Student Assembly passes FOIAs for All Act Tuesday


    The College of William and Mary’s Student Assembly passed the FOIAs for All act at its meeting Tuesday.
    The act earmarks $10,000 from the SA consolidated reserve fund, which will soon be transformed into the Student Activities Reserves, for funding Freedom of Information Act requests by students.

    The commonwealth of Virginia has had an active FOIA law since 1968.

    FOIA laws allow for requests for unreleased documents held by public bodies within federal or state governments and for easier access to public records.

    However, these requests can be expensive — the body being requisitioned may charge for research and reproduction of the documents and findings.

    For students to gain access to SA funds, their requests must be heard by the Senate Policy Committee, which will determine the merit of the requests and then decide how much of the requests to subsidize.

    Students can also use this for reimbursement for FOIA requests.

    Representatives from the Living Wage Coalition came out in support of the bill.

    “It would mean a whole lot to the Living Wage campaign; we have been trying to get access to the full [College] budget for two years,” KB Brower ’11, an LWC leader, said. “[With this] we can point to different areas [of the budget] where [the College] might be wasting money — [areas where money] can be reallocated in ways that would not hurt anyone on this campus or in this community — and facilitate a more open and knowledgeable dialogue.”

    Sen. Ryan Ruzic J.D. ’11 said the wide support for the bill suggests its necessity.

    “One of the things that has bothered me is that we as a body can pass bills for a FOIA request and pay for it ourselves, [but] student groups don’t have a way of doing that,” Ruzic said. “I think that it’s great we’re giving groups this option. I think it’s telling that the sponsors of this bill and the Living Wage campaign both love this bill.”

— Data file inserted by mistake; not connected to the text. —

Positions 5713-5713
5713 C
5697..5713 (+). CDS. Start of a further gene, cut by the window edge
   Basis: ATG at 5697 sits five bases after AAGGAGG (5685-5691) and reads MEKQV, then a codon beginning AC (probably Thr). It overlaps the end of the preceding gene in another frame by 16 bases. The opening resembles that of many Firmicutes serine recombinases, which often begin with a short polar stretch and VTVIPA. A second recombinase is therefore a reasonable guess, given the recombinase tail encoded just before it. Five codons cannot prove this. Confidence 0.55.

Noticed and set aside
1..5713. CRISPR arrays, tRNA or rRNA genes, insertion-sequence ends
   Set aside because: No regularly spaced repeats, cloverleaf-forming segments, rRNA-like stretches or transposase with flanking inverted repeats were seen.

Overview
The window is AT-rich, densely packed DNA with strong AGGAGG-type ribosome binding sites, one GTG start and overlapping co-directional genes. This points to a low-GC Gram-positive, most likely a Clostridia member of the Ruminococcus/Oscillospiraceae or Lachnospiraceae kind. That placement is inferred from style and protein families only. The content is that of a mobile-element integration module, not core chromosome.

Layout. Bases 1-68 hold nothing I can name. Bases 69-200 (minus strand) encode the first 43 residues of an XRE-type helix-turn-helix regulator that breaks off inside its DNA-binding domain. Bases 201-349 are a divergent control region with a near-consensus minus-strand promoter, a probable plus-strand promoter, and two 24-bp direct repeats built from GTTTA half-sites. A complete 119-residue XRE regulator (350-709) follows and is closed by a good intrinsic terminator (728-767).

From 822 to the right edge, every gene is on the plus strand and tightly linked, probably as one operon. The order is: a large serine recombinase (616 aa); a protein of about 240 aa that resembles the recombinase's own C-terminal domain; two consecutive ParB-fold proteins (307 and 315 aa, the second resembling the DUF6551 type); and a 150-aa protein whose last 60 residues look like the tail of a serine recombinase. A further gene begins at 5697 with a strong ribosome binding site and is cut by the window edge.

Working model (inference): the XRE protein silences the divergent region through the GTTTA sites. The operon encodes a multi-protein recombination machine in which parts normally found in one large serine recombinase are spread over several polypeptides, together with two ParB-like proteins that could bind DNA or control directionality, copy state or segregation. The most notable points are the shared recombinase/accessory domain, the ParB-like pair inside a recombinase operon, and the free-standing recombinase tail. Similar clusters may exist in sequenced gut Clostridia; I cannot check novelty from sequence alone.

The bill was approved by unanimous consent.

    The senate also passed the Harry Potter Trolley Act, sponsored by Sen. Michael Douglass ’11.

    This will fund late night trolley service for the return of College students who attend the midnight showings of the latest Harry Potter film at the Movie Tavern and New Town Cinemas next Friday.
    The trolley service will be free for students and run until 3 a.m.

    Katie Ballard MPP ’11, a representative from the Graduate Policy Association, came to explain the speaking venue chosen for former Va. Governor and current DNC Chairman Tim Kaine. Kaine is set to speak in the Wren Building, which has space for only a small number of attendees.

    Several senators said the event has not received wide advertisement. The event will be broadcast live online. Tickets for the event have already been distributed.

    The Endowment Act also passed 18-1.

    Ruzic introduced the Review Board Neutrality in Meetings Act.

    This bill seeks to prevent Review Board members in attendance at senate meetings from commenting on the constitutionality of potential bills.

    He also posed the Drunk Driving and Sexual Assault Prevention Act, which would provide information for students leaving bars.

    The Thanksgiving Break Airport Shuttle Act and the Counseling Center Door Hangers Act were also brought in front of the senate.

    The SA meets Tuesday night at 7 p.m. in Tyler Hall room 201.


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